Agatha Nominees for Best Contemporary Novel 2017

Hi Barb here. Since the nominations were announced, the Wickeds have hosted this year’s Agatha Award nominees for Best First Mystery, Best Short Story, and Best Historical. Today we’re bringing you the nominated authors for Best Contemporary Novel.

The Agatha Awards, given at Malice Domestic, honor the “traditional mystery,” and this year’s nominated novels span the length and breadth of the category–from cozy to edgy, amateur sleuth and professional, female protagonist and male, series mystery and standalone. I’m excited to be on this list with some of my favorite authors.

Agatha Award Nominees Best Contemporary Novel for 2016:

Body on the Bayou by Ellen Byron (Crooked Lane Books)
Quiet Neighbors by Catriona McPherson (Midnight Ink)
A Great Reckoning by Louise Penny (Minotaur Books)
Fogged Inn by Barbara Ross (Kensington)
Say No More by Hank Phillippi Ryan (Forge Books)

Here’s our question for the nominees: Did you know at the outset that your main character was strong enough to carry a book/series? How did this character change as you got to know him or her better?

Ellen Byron: I didn’t know for sure if my protagonist could carry a series, but I knew she had to. I was too in love with the fictional world of Pelican, Louisiana – and the real world of Cajun Country – to stop writing about it after one book. What I find exciting is how I’m always discovering new things about Maggie Crozat. A friend who was trying to wrap her head around the amateur sleuth angle of my series once asked me, “Does she see things other people miss because she’s an artist and very visual?” To which I replied, “She does now!”

I’m currently working on the fourth Cajun Country Mystery, and Maggie just shared she’s an only child, and was lonely growing up. This came as news to me because originally I gave her a brother, but then put him on the back burner because he didn’t contribute to the story. I always thought he’d come back someday, but Maggie has spoken. She’s declared herself sibling-free. I feel so close to her that sometimes I forget she’s not real. Those are the moments when I think, “Hmm, might be time to go back to therapy.”

Catriona McPherson: Oh, I wish this was a series! I miss them all now that the book’s done, even though it took me a while to get to know Jude – my heroine – well enough to write about her with confidence. I knew she was a librarian and she lived in London, but I wrote and wrote and couldn’t get the essence of her. She was flat, while all the other characters came to joyous life around her.

Then one day I was writing a scene in the dusty, disordered bookshop where the story takes place and the thought of all the dirt and mouse-droppings and dust-mites was making me feel itchy. Suddenly, I got that tingly feeling (different from the itching) and I knew that Jude was a cataloguer who’d given up working on the desk with the general public because she’s a germaphobe and the way people treat library books distresses her too much. I used to work in a public library and I know this from bitter experience. Worst bookmark I ever found in a returned book? Bacon rind. Anyway, germaphobe Jude came instantly alive and the book was plain sailing after that.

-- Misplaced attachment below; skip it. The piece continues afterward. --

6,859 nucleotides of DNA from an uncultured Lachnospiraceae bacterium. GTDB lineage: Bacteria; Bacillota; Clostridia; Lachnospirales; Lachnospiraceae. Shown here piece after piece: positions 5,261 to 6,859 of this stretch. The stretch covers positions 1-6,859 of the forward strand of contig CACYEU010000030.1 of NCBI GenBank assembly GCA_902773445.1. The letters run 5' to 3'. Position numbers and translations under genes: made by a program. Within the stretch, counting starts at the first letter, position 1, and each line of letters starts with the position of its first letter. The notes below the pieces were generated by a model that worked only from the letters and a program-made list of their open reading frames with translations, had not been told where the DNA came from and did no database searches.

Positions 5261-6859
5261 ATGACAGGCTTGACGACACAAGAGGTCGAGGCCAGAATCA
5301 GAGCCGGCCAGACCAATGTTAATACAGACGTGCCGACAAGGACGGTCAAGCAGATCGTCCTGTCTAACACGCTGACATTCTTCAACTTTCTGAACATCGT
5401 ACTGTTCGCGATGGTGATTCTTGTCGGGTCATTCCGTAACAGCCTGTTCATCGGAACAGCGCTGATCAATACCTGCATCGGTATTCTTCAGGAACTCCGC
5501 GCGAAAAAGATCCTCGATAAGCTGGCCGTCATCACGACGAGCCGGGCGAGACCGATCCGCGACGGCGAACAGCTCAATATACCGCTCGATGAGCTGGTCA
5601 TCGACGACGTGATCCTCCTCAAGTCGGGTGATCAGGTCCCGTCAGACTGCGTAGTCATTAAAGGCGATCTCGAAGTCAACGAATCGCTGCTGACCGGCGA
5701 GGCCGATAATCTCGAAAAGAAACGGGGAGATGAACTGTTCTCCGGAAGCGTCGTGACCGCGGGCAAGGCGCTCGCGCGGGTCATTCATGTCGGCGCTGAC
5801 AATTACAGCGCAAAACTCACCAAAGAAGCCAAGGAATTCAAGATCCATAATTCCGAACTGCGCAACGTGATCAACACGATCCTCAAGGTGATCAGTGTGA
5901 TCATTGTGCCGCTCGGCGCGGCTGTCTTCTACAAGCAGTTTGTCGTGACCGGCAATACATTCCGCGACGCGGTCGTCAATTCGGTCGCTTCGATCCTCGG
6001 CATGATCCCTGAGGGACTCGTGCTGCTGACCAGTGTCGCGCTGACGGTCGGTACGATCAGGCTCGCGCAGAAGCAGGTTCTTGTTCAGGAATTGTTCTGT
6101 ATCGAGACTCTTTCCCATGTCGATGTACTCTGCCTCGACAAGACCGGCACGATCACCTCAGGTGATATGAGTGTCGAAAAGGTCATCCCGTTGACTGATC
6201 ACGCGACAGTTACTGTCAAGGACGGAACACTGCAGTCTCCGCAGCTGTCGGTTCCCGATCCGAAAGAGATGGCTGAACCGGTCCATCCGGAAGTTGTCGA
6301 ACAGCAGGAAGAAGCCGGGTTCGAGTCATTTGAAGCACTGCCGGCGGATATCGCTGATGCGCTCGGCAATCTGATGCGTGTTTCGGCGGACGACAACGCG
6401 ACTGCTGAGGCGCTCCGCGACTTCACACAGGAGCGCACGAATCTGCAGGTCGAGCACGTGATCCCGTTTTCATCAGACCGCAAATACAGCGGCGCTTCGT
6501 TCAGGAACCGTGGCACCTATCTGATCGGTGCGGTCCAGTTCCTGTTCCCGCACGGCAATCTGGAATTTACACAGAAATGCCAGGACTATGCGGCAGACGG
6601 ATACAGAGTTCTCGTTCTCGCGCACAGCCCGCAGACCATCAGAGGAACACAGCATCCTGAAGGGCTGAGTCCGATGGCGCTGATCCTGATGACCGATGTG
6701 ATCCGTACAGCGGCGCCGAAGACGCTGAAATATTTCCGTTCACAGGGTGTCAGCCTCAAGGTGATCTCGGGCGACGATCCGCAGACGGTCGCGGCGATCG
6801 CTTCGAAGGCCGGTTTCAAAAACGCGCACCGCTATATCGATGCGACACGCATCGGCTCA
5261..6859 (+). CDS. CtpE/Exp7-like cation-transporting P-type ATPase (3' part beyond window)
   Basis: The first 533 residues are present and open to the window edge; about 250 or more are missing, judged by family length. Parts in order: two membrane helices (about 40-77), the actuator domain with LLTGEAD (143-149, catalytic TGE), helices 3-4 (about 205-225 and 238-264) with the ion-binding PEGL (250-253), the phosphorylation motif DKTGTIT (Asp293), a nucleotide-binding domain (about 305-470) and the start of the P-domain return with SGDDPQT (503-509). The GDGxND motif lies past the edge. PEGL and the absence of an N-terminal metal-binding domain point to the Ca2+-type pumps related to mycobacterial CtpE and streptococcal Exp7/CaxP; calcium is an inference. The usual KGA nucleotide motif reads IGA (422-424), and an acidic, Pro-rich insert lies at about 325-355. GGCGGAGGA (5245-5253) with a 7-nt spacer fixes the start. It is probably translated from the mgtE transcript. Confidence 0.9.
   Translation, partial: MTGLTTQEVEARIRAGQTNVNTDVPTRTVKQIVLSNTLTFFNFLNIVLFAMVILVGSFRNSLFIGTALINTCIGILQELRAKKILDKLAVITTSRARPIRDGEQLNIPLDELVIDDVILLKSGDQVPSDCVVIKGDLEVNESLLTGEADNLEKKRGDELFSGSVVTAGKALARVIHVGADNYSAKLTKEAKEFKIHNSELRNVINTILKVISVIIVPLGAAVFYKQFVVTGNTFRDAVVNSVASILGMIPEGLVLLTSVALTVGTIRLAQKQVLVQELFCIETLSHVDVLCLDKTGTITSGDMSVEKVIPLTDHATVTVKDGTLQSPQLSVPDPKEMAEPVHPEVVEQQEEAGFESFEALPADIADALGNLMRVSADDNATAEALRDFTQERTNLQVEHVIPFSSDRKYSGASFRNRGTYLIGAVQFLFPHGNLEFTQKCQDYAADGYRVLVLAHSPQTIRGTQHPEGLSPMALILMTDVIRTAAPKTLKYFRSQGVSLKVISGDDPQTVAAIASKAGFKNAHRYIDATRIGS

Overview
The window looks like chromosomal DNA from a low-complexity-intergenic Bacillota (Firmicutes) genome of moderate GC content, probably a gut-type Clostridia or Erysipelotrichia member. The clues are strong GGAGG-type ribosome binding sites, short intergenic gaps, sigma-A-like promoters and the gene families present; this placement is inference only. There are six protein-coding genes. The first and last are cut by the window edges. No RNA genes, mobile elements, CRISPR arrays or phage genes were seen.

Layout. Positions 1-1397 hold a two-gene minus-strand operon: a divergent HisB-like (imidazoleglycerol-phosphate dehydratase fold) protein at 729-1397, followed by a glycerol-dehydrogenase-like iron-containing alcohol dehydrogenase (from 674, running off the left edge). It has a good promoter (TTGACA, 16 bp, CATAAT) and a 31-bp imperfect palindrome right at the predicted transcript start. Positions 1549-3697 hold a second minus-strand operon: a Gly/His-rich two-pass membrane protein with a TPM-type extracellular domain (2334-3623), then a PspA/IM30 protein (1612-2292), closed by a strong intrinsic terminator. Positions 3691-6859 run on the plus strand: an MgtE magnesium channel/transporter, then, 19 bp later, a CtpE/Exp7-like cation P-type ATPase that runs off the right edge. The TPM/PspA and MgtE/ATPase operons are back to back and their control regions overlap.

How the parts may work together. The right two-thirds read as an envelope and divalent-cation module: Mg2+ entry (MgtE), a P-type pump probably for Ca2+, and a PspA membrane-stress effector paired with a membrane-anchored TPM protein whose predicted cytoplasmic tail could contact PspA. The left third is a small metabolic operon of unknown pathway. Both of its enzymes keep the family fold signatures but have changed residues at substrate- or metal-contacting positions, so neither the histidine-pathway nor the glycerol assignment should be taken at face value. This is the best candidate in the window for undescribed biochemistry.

But it’s not the start of a series. The story of Jude, Lowell the bookshop owner and the irrepressible pregnant nineteen-year-old Eddy is done. Unless I think of another one . . .

Louise Penny: Initially my main characters were going to be the artist couple, Clara and Peter Morrow.  But as I thought about it more, I could see that while strong secondary characters, making them the center, the core of the series simply would not work, for all sorts of reasons, primary that I was afraid readers, and I, would tire if they had too much of them.

The other reason was that the head of homicide seemed so fully formed when he first appeared and I realized he was the one I needed.  Gamache could hold the series together, and that would allow the secondary characters to shine without the burden of carrying the series.  But he needed to be someone whose company I would enjoy, perhaps for years.  And so I made him a man I would marry, since this is, in effect, a marriage.  As it turns out, far from creating Armand Gamache, I actually transcribed him.  Gamache is inspired by my husband, Michael.

Barbara Ross: When I go back now and look at the original proposal for the Maine Clambake Mysteries, it’s amazing to me how much of Julia Snowden was there. Her family was there–her mother, sister, pain-in-the-neck brother-in-law, and niece were there, as was the still acutely felt absence of her late father. Her parents’ unusual marriage between a summer person who lived on a private island and the boy who delivered their groceries in his skiff was there, too.

This last was particularly important to me, because I am not and would never claim to be a native Mainer, so I needed to be able to write with the perspective of someone on the outside looking in. In her view, her parent’s marriage has left Julia forever on the outside, belonging to neither tribe in her resort town. (Her sister Livvie, on the other hand, doesn’t feel that way at all. Which is something that fascinates me, how people can be brought up by the same parents at more or less the same time, yet experience their circumstances utterly differently.)

But there was huge thing I didn’t know at the beginning–how Julia would act and react when put in a series of extraordinary situations. While I had a sense of her character, there was no way to know until those scenes were written. In that sense she continuously reveals herself to me.